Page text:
• Marginal Cost: The sixth column presents the marginal cost that Manny incurs in the short run for the production of sandwiches. It starts at \$5.85, declines to a low of \$1.65, then rises to \$27.45. The declining values are the result of increasing marginal returns and the rising values are due to decreasing marginal returns and the law of diminishing marginal returns.
How can these marginals be used to identify the profit-maximizing output level?
• First, a quick look at the profit column indicates that the profit-maximizing production is 6 sandwiches, which generates a profit of \$7.80. Click the [Profit Max] button to highlight this result.

• Second, with this outcome highlighted, note the corresponding marginal revenue and marginal cost values. Marginal revenue is \$4.70 for the sixth sandwich and marginal cost is \$3.45.

Manny increases production from 5 to 6 sandwiches because doing so generates \$4.70 of extra revenue and incurs only \$3.45 of extra cost, meaning profit increases by \$1.25 over the production of 5 sandwiches. Manny does not increase production from 6 to 7 sandwiches because doing so generates only \$4.60 of extra revenue but incurs \$5.85 of extra cost, meaning profit decreases by \$1.25.

As such, Feet-First Pharmaceutical settles in with the production of 6 sandwiches and achieves maximum profit. It cannot increase profit by changing production.

• Third, while marginal revenue and marginal cost might not appear to be equal for the profit-maximizing 6 sandwiches production (\$4.70 versus \$3.85), they really are. The reason is that the marginal numbers in the table actually represent discrete changes from one sandwich to the next. Reducing the size of the discrete change, say from 5.9999 sandwiches to 6 sandwiches, results in marginal revenue and marginal cost that are actually closer to \$4.65. At the limit of an infinitesimally small change, marginal revenue and marginal cost are exactly \$4.65.

While the equality between marginal revenue and marginal cost shows up better in a graph, the best practical method of identifying similar results, with a table of numbers, is to average the discrete changes on either side of the quantity. For example, the marginal cost AT the sixth sandwich of sandwich production is the average of the change from 5 to 6 (\$3.45) and from 6 to 7 (\$5.85), which is \$4.65. Marginal revenue AT the sixth sandwich is the average of the change from 5 to 6 (\$4.70) and from 6 to 7 (\$4.60), which is also \$4.65.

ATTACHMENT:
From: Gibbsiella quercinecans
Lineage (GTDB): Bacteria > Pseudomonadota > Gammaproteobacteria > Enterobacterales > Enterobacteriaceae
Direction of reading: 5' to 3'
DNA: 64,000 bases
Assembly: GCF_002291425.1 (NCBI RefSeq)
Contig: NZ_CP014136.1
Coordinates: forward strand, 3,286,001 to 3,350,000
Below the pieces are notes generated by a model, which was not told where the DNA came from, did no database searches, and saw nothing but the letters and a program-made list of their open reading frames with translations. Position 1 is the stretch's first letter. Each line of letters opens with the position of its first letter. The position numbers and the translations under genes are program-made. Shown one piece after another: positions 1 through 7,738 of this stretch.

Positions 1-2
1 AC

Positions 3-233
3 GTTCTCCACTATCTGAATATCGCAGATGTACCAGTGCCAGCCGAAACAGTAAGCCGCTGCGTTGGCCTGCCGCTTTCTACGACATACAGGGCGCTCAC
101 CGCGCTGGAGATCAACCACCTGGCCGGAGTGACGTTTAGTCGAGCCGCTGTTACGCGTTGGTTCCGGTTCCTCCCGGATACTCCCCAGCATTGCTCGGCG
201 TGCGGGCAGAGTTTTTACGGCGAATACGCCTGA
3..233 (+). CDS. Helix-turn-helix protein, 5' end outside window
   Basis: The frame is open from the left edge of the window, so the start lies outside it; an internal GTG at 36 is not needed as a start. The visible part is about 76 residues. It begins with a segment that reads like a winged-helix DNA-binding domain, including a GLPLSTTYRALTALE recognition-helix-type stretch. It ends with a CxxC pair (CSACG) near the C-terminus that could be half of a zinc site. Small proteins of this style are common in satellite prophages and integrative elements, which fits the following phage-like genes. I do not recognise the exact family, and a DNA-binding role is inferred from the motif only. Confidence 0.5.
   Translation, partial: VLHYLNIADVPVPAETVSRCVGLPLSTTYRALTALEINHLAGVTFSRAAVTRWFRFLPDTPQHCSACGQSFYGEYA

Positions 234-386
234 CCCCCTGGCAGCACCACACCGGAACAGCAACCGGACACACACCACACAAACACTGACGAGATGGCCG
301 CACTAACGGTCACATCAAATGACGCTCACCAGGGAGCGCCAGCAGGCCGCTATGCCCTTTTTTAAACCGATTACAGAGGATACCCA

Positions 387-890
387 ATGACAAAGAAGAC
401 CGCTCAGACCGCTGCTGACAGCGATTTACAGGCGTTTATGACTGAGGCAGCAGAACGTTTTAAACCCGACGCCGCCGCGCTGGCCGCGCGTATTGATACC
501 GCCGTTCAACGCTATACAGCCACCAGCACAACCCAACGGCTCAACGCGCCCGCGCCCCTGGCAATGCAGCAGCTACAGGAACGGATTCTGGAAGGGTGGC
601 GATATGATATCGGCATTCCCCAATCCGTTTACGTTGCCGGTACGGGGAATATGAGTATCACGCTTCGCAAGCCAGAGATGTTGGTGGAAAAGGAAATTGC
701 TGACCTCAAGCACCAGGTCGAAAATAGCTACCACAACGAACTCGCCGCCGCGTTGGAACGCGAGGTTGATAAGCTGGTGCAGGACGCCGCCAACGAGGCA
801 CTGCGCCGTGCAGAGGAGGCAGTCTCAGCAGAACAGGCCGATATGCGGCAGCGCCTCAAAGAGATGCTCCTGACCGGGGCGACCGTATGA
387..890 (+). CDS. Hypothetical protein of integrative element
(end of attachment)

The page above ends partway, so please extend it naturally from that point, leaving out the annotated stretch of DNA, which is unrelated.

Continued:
### Working the Curves

The Sandwich Curves The short-run production decision for a monopolistically competitive firm can be graphically illustrated using marginal revenue and marginal cost curves. The exhibit to the right is standing poised to display these curves.
• Average Revenue: First up is the average revenue curve, which can be seen with a click of the [Average Revenue] button. Because Manny Mustard is a monopolistically competitive firm, this average revenue curve is also its negatively-sloped demand curve.

• Marginal Revenue: A click of the [Marginal Revenue] button reveals the green line labeled MR that depicts the marginal revenue Manny receives from sandwich production. Because Manny is a price maker, this marginal revenue curve is also a negatively-sloped line, and it lies beneath the average revenue (and demand) curve. However, because Manny's demand is relatively elastic, these two curves are close together.

• Marginal Cost: A click of the [Marginal Cost] button reveals a red U-shaped curve labeled MC that represents the marginal cost Manny incurs in the production of sandwiches. The shape is based on increasing, then decreasing marginal returns.
The key for Manny is to identify the production level that gives the greatest level of economic profit. Profit is maximized with quantity of output found at the intersection of the marginal revenue and marginal cost curves, which is 6 sandwiches. Click the [Profit Max] button to highlight this production level.

To demonstrate why the equality between marginal revenue and marginal cost is the profit-maximizing production level, consider what results if marginal revenue is not equal to marginal cost:

• If marginal revenue is greater than marginal cost, as is the case for small quantities of output, then the firm can increase profit by increasing production. Extra production adds more to revenue than to cost, so profit increases.

• If marginal revenue is less than marginal cost, as is the case for large quantities of output, then the firm can increase profit by decreasing production. Reducing production reduces revenue less than it reduces cost, so profit increases.

• If marginal revenue is equal to marginal cost, then the firm cannot increase profit by producing more or less output. Profit is maximized.
Once the profit maximizing output is revealed, the last step is to identify the price charged by Manny. This is easily accomplished by clicking the [Price] button. Price is found by extending the 6-sandwich quantity upward to the average revenue curve, which is the demand curve. Buyers are willing to pay \$4.95 per sandwich if 6 sandwiches are sold.

Note that this \$4.95 price is greater than the \$4.65 marginal cost, which indicates that monopolistic competition does not technically achieve the price-equals-marginal-cost condition for efficiency. However, because the demand curve is relatively elastic, the difference is small.

 <= MONOPOLISTIC COMPETITION, LOSS MINIMIZATION MONOPOLISTIC COMPETITION, PROFIT ANALYSIS => Recommended Citation:

MONOPOLISTIC COMPETITION, MARGINAL ANALYSIS, AmosWEB Encyclonomic WEB*pedia, http://www.AmosWEB.com, AmosWEB LLC, 2000-2023. [Accessed: September 23, 2023].